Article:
tsar

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tsar

, czar
1. (until 1917) the emperor of Russia
2. Informal a public official charged with responsibility for dealing with a certain problem or issue
3. (formerly) any of several S Slavonic rulers, such as any of the princes of Serbia in the 14th century

Tsar

 

(also, czar; from the latin caesar, the title used by the Roman emperors), in Russia and Bulgaria, the official title of the monarch. In Russia the title of tsar was first adopted by Ivan IV (Ivan the Terrible) in 1547. From 1721 the Russian tsars adopted the title of emperor. In Bulgaria the monarchs bore the title of tsar from the end of the 19th century to the proclamation of the People’s Republic in 1946.

References in periodicals archive ?
Eventually, a dispute between Czar and the Heaths arose over payment and timing of work.
But the Bolsheviks (later called Communists), the group that would soon win control of the country, decided that it was too dangerous to let the Czar live.
The decision comes less than a fortnight after health minister Jane Hutt announced there was to be a breastfeeding czar for Wales as well.
Utah's new porn czar is an acknowledged virgin who rarely watches R-rated movies and has prosecuted a scant five pornography cases in her 15-year legal career," the lead read.
Drugs czars, crime czars, it seems there's a czar for everything other than the throne of Russia to sometimes minimal effect.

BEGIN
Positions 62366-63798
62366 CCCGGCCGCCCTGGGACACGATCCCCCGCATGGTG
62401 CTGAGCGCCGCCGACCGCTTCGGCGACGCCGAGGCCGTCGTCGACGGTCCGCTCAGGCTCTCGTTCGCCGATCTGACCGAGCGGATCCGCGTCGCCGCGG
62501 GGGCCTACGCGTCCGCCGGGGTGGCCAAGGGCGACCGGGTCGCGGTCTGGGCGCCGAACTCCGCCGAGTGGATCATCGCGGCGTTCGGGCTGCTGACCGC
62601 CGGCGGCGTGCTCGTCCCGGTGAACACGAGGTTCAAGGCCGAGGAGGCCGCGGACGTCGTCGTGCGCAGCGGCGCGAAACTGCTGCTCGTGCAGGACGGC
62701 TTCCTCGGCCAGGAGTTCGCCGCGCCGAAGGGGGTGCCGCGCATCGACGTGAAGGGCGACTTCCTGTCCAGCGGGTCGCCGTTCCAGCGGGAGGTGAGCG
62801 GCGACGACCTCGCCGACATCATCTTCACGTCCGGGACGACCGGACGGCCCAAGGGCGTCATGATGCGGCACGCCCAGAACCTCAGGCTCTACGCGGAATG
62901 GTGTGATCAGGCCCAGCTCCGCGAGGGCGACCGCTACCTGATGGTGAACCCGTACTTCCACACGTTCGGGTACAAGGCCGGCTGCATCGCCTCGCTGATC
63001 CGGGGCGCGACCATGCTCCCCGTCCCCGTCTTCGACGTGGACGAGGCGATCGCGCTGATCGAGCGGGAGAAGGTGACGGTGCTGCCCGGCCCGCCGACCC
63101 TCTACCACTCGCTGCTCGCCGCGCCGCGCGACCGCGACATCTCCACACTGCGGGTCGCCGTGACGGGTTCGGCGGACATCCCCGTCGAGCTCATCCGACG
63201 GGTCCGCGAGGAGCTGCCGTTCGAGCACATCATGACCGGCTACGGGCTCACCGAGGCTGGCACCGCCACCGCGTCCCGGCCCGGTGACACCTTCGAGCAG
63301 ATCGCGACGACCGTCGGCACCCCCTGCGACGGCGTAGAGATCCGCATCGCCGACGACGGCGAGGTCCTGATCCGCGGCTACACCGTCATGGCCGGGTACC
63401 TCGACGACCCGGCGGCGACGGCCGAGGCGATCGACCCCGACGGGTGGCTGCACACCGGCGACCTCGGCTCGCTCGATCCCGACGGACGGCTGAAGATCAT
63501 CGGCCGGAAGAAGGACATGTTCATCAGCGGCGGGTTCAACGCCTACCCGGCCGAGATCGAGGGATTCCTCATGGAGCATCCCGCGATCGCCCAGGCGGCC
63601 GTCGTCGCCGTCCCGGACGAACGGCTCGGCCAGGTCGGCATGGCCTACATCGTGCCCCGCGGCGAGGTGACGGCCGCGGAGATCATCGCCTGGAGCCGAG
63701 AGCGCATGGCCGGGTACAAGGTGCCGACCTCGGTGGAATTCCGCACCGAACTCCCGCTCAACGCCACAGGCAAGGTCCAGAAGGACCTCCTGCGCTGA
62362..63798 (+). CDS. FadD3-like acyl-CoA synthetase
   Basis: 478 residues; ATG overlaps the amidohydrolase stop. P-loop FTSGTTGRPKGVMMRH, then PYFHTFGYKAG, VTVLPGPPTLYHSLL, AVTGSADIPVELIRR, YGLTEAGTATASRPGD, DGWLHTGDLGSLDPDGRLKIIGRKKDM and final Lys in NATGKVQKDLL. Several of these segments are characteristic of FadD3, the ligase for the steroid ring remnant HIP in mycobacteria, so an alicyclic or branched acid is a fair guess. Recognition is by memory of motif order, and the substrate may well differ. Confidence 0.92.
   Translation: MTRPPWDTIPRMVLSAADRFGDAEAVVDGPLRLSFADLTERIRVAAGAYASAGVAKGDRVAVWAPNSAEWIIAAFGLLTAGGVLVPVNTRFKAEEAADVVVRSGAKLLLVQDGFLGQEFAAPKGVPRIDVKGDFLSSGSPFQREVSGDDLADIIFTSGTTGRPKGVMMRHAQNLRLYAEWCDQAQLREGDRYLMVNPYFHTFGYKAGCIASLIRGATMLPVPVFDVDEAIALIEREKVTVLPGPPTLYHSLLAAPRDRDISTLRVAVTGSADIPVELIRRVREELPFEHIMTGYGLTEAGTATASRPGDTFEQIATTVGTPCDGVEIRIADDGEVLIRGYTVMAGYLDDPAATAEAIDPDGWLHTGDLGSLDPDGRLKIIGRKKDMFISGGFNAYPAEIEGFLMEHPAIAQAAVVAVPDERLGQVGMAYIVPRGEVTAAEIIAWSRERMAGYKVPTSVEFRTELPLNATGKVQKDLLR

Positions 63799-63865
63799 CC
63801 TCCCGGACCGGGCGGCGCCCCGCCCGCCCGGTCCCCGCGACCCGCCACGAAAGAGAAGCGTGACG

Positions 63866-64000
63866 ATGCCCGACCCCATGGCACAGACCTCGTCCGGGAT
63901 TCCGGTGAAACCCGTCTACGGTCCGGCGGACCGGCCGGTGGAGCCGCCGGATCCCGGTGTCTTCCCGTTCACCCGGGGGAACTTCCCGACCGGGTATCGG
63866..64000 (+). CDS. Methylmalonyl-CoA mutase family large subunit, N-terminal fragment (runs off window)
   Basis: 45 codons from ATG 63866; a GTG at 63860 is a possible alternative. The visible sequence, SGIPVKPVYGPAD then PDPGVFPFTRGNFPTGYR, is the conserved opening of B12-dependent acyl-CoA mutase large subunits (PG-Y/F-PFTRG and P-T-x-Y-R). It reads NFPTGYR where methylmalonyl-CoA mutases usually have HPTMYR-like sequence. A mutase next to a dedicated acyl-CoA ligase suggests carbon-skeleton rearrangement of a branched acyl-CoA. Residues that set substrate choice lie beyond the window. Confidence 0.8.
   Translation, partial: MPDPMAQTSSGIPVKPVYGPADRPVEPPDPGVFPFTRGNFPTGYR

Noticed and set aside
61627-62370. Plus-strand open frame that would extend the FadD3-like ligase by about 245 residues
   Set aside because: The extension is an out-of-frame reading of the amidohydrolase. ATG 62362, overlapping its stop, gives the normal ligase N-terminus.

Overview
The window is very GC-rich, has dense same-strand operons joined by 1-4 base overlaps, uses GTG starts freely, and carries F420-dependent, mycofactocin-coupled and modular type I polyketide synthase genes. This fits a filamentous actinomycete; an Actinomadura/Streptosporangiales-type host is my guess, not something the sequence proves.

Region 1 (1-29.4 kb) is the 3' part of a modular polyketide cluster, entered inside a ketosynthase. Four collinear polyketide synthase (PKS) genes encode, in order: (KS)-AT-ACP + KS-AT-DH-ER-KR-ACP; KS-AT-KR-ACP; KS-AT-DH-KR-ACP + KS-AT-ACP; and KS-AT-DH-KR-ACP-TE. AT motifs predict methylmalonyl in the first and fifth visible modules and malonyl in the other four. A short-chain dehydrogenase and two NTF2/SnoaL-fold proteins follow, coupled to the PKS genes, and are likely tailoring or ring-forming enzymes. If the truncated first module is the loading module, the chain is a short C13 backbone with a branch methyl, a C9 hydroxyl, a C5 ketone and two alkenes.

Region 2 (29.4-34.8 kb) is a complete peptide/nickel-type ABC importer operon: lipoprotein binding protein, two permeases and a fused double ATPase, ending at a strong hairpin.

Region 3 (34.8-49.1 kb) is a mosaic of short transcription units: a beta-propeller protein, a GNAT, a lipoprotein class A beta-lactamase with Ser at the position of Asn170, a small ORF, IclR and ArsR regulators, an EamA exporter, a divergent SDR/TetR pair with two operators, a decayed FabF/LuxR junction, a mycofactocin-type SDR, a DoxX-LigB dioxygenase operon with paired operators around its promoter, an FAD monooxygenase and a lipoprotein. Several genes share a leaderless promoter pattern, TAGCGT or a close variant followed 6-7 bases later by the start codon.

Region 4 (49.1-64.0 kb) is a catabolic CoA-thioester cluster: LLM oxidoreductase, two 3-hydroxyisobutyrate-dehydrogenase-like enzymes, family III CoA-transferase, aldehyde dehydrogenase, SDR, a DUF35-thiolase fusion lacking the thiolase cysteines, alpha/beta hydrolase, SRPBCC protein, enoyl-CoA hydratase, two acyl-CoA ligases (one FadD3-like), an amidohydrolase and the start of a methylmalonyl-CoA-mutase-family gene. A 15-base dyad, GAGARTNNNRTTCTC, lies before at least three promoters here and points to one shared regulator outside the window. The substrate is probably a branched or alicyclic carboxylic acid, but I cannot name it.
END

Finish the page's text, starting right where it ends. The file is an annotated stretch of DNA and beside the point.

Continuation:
Winerite sales and marketing director John Simons said: "Independents have seized the opportunity that Royal Czar Ice gives and the instant response to Vodka Iron Brew and Vodka Orange promises a flying start for them as well.
That year, then-drug czar Lee Brown attempted to publicly shame shoemaking giant Adidas out of naming its tennis shoe "The Hemp.
The last czar, Nicholas II, had tried disastrously to extend his father's absolute role; and ballet, like Russian poetry and painting, was bearing witness, in part unknowingly, to this czarist twilight.
We have been waiting for two hours, but the Russian people have been waiting for eighty years to bury Czar Nicholas II.
Though forensic analyses of the bones, clothing, and other material from the grave have provided strong evidence that some of the skeletons belonged to the czar and his family, attempts to confirm the identifications by analyzing DNA samples have provoked controversy.
The plot centers on a historical figure, Colonel Timotheus yon Bock, a Baltic-German nobleman in the service of Czar Alexander I.
The primary intention of the Pay Czar is to enable the bailed out firms to repay government money by controlling excessive pay.